Sepharad - Jewish Heritage Itineraries in Spain
Sophia's Travel AKA Jewish Travel Agency is proud to present our Sephardic Routes in Spain private tour.
In August 1492 – by order of King Ferdinand and Queen Isabella – all Spanish Jews who had not converted to Catholicism were expelled from their homeland of 1,500 years. Until then Jews regarded their life in medieval Spain as a Golden Age, in which they worked and lived harmoniously with Muslims and Christians.
Partly in effort to recover the cultural heritage of Jewish Spain, the cities of Cordoba, Caceres, Girona, Hervas, Ribadavia, Segovia, Toledo and Tudela have created a promotion called "The Sephardic Way", which aims to locate and revive the lost Jewish heritage.
Plans call for restoring the synagogues and Jewish Quarters in these cities, and creating cultural centers and museums devoted to a deeper understanding of the Sephardic legacy.
Following is a look at points of interests in three of the participating cities.
The most interesting place to start is in Girona, 60 miles north of Barcelona and 30 miles from the French border. In the Middle Ages, Girona was an important Jewish community and the first center of mysticism (Kabbalah) in Spain. It has the best preserved and most interesting Jewish quarter in the country, rediscovered almost by accident during the reconstruction of the railroad from Spain to France in the mid-19th century.
Girona’s medieval quarter is surrounded by ramparts that rise from the original Roman walls. At its heart is the old Jewish section, known as the "Call", which was restored in 1980. From its main street, once an old Roman Road, steep and narrow cobbled alleys wind under archways and between stone buildings that sunlight rarely reaches. In the heart of the quarter is a new educational and cultural complex called the Bonastruc Ca Porta Center, which recreates Jewish life through art exhibits, musical events and food tastings. Surrounding a patio on the site of an ancient synagogue, the complex includes a Catalan Museum of Jewish Culture, the Institute for Sephardic and Kabbalistic Studies, and a library that houses important medieval Jewish manuscripts. These documents were discovered in 1987 while city officials were rebinding books in the municipal archives. Inside the binding of a 16th-century Latin real estate ledger they found a parchment dated July 1492, a month before the expulsion, with the story of Girona’s last synagogue and how it was sold.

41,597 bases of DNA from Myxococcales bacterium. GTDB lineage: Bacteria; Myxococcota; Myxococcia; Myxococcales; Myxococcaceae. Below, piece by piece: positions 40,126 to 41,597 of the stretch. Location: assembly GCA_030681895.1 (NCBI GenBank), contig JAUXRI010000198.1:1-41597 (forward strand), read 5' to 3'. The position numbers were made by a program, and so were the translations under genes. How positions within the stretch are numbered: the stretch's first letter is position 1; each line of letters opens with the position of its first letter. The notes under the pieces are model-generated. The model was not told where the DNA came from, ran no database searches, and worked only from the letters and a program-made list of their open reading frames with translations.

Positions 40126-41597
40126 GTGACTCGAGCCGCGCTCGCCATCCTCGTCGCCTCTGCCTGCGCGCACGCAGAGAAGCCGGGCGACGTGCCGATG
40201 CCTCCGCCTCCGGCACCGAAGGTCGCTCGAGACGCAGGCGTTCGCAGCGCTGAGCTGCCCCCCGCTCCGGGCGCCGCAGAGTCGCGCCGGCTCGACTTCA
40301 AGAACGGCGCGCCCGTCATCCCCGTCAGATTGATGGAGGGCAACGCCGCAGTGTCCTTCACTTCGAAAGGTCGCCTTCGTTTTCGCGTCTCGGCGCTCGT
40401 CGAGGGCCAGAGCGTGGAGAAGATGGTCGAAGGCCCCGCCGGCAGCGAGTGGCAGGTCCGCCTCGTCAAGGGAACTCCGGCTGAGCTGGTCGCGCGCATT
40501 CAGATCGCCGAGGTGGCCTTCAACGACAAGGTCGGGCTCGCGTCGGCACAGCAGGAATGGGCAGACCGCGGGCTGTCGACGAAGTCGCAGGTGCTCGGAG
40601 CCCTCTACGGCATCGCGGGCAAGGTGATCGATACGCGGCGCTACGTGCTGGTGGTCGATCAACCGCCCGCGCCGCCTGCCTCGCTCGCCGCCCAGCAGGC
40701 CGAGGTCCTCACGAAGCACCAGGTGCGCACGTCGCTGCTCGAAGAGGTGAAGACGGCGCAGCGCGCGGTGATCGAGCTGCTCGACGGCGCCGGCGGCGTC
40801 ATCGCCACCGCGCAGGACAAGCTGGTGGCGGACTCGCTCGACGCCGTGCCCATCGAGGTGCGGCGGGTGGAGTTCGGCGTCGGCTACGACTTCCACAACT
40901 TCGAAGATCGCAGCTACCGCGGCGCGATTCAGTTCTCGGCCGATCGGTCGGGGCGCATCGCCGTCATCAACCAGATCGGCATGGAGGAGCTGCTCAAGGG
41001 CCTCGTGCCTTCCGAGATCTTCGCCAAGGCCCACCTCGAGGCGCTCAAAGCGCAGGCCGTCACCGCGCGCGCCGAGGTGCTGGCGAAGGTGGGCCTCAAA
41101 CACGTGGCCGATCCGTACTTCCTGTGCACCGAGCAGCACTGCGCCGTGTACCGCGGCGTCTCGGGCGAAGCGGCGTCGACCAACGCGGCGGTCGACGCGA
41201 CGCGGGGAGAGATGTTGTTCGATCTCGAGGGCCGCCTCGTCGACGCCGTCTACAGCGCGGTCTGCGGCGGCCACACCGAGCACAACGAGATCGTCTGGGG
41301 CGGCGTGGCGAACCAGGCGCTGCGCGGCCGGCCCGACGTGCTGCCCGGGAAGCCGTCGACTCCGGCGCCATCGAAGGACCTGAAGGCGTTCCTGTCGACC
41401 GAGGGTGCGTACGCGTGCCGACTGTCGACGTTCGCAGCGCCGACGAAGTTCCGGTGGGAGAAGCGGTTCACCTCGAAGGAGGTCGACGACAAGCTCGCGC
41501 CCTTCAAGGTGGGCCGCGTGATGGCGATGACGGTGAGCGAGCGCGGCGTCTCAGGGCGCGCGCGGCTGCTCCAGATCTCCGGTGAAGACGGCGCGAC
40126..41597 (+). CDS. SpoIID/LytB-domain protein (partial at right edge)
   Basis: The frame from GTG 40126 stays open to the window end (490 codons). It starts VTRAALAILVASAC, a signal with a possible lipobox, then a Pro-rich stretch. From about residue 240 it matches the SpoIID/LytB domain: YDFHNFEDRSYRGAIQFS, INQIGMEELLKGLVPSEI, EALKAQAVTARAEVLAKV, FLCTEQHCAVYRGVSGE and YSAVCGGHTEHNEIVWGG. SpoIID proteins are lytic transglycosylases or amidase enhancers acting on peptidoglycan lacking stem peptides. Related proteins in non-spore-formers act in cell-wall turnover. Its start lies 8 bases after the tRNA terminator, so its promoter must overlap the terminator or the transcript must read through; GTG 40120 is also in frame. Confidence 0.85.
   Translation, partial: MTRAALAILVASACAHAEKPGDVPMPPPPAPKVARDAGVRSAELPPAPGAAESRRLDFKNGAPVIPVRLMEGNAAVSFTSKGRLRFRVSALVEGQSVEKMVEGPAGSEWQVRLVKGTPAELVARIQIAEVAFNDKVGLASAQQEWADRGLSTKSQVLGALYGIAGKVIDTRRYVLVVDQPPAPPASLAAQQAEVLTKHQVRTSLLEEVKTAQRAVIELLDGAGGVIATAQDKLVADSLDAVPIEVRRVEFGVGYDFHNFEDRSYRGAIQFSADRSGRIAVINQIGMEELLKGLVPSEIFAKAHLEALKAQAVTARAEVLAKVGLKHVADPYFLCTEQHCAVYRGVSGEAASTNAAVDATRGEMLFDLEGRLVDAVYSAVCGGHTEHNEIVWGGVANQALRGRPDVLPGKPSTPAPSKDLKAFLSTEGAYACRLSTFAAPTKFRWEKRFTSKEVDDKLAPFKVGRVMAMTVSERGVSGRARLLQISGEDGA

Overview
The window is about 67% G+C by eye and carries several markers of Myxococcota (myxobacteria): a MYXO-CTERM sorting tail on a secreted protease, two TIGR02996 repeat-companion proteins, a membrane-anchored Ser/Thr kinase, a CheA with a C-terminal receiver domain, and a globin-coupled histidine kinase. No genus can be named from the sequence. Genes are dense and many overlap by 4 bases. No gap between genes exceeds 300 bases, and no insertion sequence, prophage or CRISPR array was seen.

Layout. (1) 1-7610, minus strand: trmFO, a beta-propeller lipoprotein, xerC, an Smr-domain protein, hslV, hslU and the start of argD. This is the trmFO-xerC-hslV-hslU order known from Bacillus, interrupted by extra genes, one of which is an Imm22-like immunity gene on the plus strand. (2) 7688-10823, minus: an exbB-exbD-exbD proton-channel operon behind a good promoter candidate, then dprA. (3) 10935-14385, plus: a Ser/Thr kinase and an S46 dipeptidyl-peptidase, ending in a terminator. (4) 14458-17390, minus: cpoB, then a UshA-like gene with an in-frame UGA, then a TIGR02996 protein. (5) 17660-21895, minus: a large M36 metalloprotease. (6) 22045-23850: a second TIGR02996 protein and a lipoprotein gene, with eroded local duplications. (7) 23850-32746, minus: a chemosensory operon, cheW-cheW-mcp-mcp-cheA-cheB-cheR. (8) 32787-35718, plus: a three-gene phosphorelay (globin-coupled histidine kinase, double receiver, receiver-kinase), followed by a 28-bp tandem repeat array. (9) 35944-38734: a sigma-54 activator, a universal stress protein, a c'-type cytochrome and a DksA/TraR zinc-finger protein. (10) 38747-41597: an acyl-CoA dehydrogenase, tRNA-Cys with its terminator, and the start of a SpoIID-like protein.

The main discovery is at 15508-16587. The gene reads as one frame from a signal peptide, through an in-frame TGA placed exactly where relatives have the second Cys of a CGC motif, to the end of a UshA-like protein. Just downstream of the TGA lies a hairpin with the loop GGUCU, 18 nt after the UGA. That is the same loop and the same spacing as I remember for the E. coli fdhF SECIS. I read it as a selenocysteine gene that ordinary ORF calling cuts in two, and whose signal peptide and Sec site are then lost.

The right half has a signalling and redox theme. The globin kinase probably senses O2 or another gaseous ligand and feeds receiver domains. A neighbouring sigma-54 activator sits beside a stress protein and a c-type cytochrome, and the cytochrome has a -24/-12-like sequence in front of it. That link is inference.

Among Girona’s other noteworthy relics are Jewish baths, a massage room and sauna in a Romanesque building that had been abandoned by Arabs, and the Jewish tombstones that initiated the preservation effort displayed in the Archeological Museum, located in the Benedictine Monastery.
About 20 miles north of Girona is the pretty medieval village of Besalu, with its 12th century mikvah (ritual bath), one of only three in Spain. Discovered in 1964, the barrel-vaulted stone room with 36 steps has strategically placed openings through which the rising river floods it to the correct water level each spring and fall. The mikvah is open Monday through Friday, visiting hours vary with the season.
Best known for its still-functioning, 2nd century Roman aqueduct, Segovia is another little-known stop along thr Sephardic Way. It was the headquarters for the Spanish Inquisition, where Torquemada, the first and worst of the grand inquisitors, came to meet Isabella. In the throne Room of the turreted Alcazar, the fairy-tale-like castle of the Castilian kings, Ferdinand and Isabella signed the infamous expulsion order in March 1492.
In the medieval quarter, where the Old and New Jewish ghettos bracket the cathedral, the narrow streets are similar to the way they were in the 15th century until the expulsion. Until then, Christians, Muslims and Jews got along so well that they often shared three-story flats. The Jewish houses were typically made of bricks with wooden frames visible on the outside. After the expulsion order, Jews who actually converted (called Conversos) or pretended to (Marranos) disguised their ghetto houses by adding stone facades and patios.
Before the expulsion, Toledo was the capital of Spain and one of its leading centers of Jewry. Toward theend of the 14th century, the Jews were caught in a civil war, and eight of the city’s 10 synagogues and its five Talmudic schools were destroyed. The remaining synagogues, of particular architectural interest, survived only because they were converted into churches.
The Transito Synagogue, built in 1357, is a marvel of intricate Moorish carvings and arcades. Two years after the expulsion it became a Catholic Church, and since 1972, a Sephardic Museum with historic Hebrew inscriptions, a beautiful paneled wooden ceiling and separate women’s gallery upstairs. The other synagogue, now empty, is known by its church name – Santa Maria La Blanca. Built by Arabs in the 12th century, it looks like a mosque than a synagogue, with a forest of Moorish horseshoe-shaped arches and eight-sided columns with beautiful capitals and geometric strap work.
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